Just as you did in the constructor, you can access instance variables using self.varname. So you probably want to do something like this:

self.units += newunits

Should modify the GPA to incorporate the grade earned in the new class. (Note that this will be a weighted average using both the unit counts and both sets of GPAs.)

Just as you update self.units you have to update self.GPA here. Unfortunately, I have no idea what a GPA is and how it is calculated, so I can only guess:

self.GPA = ((self.GPA * oldunits) + (GPE * newunits)) / self.units

Note that I introduced a new local variable oldunits here that simply stores the units temporarily from before it was updated (so oldunits = self.units - newunits after updating).

get_gpa and get_name

These are simple getters that just return a value from the object. Here you have an example for the units, i.e. you should figure it out for the actual wanted values yourself:

def get_units (self):
    return self.units

Note that it’s rather unpythonic to have getters (get_x methods), as you would just expect people to access the properties directly (while handling them with care).

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Thank you, that makes sense, I guess what i was having trouble with is that i wasnt sure if could reference self.units and self.GPA from init in the update method without returning anything in init. Also is my init correct? –  user1786698 Dec 11 '12 at 21:38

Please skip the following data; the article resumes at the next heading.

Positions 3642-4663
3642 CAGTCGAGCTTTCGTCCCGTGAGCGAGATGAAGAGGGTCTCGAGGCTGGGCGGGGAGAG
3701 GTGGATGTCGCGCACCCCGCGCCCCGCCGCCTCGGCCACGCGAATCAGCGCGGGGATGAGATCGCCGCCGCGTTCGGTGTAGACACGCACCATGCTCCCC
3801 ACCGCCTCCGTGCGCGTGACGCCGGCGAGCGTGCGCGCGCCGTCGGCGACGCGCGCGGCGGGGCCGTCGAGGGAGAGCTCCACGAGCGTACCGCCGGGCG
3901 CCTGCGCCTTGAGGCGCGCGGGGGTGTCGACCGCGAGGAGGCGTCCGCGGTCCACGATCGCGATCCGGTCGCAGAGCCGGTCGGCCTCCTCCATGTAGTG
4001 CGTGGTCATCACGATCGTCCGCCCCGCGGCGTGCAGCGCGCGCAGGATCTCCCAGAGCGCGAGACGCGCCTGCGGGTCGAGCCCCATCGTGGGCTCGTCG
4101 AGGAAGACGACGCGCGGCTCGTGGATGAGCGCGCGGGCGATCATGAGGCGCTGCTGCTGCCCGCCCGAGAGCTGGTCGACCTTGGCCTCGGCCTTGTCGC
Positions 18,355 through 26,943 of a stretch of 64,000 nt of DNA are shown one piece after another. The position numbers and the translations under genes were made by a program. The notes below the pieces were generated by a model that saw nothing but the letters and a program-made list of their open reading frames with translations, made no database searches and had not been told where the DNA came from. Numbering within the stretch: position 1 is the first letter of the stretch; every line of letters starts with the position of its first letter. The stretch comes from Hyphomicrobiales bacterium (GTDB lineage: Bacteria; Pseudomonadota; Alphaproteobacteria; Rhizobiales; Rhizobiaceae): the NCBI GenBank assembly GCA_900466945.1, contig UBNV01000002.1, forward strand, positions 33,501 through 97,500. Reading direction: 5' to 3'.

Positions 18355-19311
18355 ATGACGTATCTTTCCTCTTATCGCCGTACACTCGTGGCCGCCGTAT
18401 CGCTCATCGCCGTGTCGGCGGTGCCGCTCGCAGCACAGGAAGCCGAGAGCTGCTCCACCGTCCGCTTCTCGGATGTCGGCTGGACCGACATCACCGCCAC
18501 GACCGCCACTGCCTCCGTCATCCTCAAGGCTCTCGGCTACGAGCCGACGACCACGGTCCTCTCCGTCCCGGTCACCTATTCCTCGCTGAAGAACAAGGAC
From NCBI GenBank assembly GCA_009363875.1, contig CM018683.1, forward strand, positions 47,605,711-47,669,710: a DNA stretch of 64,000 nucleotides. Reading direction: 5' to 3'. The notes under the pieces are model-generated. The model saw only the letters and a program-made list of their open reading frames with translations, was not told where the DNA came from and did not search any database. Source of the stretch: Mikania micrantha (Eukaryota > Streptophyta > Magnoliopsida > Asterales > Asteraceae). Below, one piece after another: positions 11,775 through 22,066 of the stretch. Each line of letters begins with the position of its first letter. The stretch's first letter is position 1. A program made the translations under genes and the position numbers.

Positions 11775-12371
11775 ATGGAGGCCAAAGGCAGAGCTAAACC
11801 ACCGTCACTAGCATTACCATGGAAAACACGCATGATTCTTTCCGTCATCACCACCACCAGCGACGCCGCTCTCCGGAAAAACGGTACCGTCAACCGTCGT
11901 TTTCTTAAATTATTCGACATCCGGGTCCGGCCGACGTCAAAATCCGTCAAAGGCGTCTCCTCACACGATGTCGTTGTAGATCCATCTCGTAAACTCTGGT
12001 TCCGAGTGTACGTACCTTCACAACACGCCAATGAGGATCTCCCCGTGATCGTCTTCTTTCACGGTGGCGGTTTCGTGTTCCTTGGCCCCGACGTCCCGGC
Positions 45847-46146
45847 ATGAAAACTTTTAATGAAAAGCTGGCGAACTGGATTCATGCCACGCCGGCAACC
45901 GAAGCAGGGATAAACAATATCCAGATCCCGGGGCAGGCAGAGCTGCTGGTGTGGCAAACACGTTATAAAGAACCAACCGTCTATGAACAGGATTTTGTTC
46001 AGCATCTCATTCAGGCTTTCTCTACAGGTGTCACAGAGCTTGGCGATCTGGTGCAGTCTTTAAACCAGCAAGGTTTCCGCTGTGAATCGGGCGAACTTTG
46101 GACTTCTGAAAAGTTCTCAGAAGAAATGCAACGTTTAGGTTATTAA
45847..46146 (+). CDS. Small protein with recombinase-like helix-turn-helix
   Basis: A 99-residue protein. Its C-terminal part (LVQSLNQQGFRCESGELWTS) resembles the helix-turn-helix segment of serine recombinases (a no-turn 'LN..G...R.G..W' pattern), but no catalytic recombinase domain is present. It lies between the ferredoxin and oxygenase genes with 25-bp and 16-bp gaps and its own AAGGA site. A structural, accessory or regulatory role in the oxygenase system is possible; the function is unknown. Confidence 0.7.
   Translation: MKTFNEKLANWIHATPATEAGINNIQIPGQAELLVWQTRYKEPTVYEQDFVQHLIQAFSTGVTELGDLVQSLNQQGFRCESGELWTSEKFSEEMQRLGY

Yeah, your init looks fine to me. If it helps understanding how the init works; when a new object is created, Python will first create the object and then call the __init__ method internally to, well, initialize it. At that point, the object already exists and no return value is expected. –  poke Dec 11 '12 at 22:06

I'll help you to complete the question, but let me point out a little mistake first:

if units <0 and GPA <0:
  units=0
  GPA=0

This will set units and GPA to zero only if they are both negative. You'll want to set each to zero if it's negative, even if the other is not. Change it to:

if units < 0: units = 0
if GPA < 0: GPA = 0

Concerning your update method, the correct signature would be:

def update(self, newunits, GPE):

Python object methods should always start with self.

Now, I'm not sure about how to calculate the GPA (we use a different system were I live), but according to some quite google queries, your update method should be something like:

def update(self, newunits, GPE):
    GPE_earned_before = self.GPA * self.units
    total_GPE = GPE_earned_before + GPE
    self.GPA = total_GPE / (self.units + newunits)
    self.units += newunits

I used a lot of variables here, to make things clear, but this can be shortened to:

def update(self, newunits, GPE):
    self.GPA = (self.GPA * self.units + GPE) / (self.units + newunits)
    self.units += newunits
share|improve this answer
    
Wow just noticed that could i also use or instead of the and? –  user1786698 Dec 11 '12 at 21:26
    
Never mind just realized that or would set both to 0 even if just one was negative –  user1786698 Dec 11 '12 at 21:29